Slave shipwreck spurs revitalization and hope in Alabama

Three years ago, the shipwreck of the Clotilda, the last slave ship to arrive in the U.S., was found near Mobile, Alabama. Archeologists are now learning details about the horrific journey endured by its captives. Clotilda descendants hope the new attention will help revitalize their long-neglected community and spread their ancestors' story of strength and resilience. Megan Thompson reports.

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  • Hari Sreenivasan:

    Last weekend in Mobile, Alabama, there was a family reunion of sorts. Many of the people there were descendants of West Africans who were sold into slavery and forced to come to the U.S. on the very last slave ship in 1860.

    We first brought you the story of the Clotilda three years ago, when the hunt was on to find its wreck.

    In the first of a three-part series on confronting the legacy of slavery and racism in Alabama, Special Correspondent Megan Thompson traveled to Mobile to follow up on that search, and those working to revive the story of Clotilda's survivors — and the long-neglected community they founded.

  • Lorna Gail Woods:

    This is raw cotton, real, raw cotton.

  • Megan Thompson:

    When we first visited lorna gail woods three years ago… she showed us her collection of artifacts and photos on display at a school on the northern edge of Mobile, Alabama.

  • Lorna Gail Woods:

    This is my granddaddy– great-great granddaddy, Charlie.

    In 1860, Woods' great-great grandfather Charlie Lewis was captured in West Africa and forced onto a ship called the Clotilda. It was the last known slave ship to arrive in America.

  • Lorna Gail Woods:

    Somehow, in the bottom of that boat, they were prayin' and chanting.

  • Megan Thompson:

    That Woods knows so much about her ancestry is unusual. Detailed records about enslaved people were scarce and names were often changed. But the story of the Clotilda and its survivors eventually became one of the best-documented accounts of the Transatlantic slave trade.

  • Jim Delgado:

    We are at the upper end of Mobile Bay.

  • Megan Thompson:

    James Delgado is a historian and maritime archeologist. While the story of Clotilda had survived…the ship itself had been lost.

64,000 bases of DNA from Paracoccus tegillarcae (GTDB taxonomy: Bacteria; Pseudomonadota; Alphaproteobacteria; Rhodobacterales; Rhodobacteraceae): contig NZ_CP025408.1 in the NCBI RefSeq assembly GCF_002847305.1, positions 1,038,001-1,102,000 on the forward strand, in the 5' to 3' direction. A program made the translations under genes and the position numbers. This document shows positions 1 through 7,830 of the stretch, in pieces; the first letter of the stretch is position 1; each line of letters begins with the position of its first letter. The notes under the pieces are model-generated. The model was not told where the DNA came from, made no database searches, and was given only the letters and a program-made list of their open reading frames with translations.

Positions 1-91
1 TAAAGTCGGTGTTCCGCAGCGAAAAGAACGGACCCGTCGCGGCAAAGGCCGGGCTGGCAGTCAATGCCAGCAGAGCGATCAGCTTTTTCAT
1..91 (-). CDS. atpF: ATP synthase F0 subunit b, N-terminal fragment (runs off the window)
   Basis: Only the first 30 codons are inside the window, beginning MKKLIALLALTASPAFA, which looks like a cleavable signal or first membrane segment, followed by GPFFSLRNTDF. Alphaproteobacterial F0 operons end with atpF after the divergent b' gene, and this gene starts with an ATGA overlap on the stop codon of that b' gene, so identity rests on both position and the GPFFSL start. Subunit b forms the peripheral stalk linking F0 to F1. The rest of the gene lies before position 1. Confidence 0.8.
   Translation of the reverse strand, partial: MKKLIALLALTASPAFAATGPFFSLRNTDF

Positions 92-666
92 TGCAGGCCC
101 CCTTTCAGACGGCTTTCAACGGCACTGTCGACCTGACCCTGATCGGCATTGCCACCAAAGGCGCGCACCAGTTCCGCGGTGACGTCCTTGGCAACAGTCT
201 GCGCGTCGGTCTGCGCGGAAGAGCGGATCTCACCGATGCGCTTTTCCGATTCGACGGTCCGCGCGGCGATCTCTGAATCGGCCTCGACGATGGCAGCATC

• Jim Delgado:

    This is the route that Clotilda took on its illicit, illegal voyage.

  • Megan Thompson:

    In 1860, slavery was still legal in Alabama. But importing new slaves was banned. Wealthy mobile landowner Timothy Meaher made a bet he could pull off an illegal run to Africa. He paid Captain William Foster to sail to what was then the Kingdom of Dahomey – today Benin. He forced 110 captives onto the boat, then sailed back, sneaking into the Mobile River under the cover of night. Foster took notes about it all.

  • Jim Delgado:

    "I then took my schooner and burned and sank it," says Captain Foster. Clotilda basically took a sharp turn and went up that way, and somewhere up there was burned and sunk.

  • Megan Thompson:

    But the extraordinary story didn't end there. After emancipation a few years later, some Clotilda survivors regrouped and formed their own community near Mobile. It came to be called "Africatown." They built a church and a school. Elected a leader and had their own court system. It grew to be a vibrant, bustling community of more than 10,000 people. Today, Africatown is a shadow of its former self. The area is surrounded by industrial sites. Its population has dropped to around 2,000… and many of the Clotilda descendants have moved away. Three years ago, we saw a visitor center destroyed by Hurricane Katrina that hadn't been rebuilt. Commemorative sculptures vandalized. Empty lots and abandoned properties.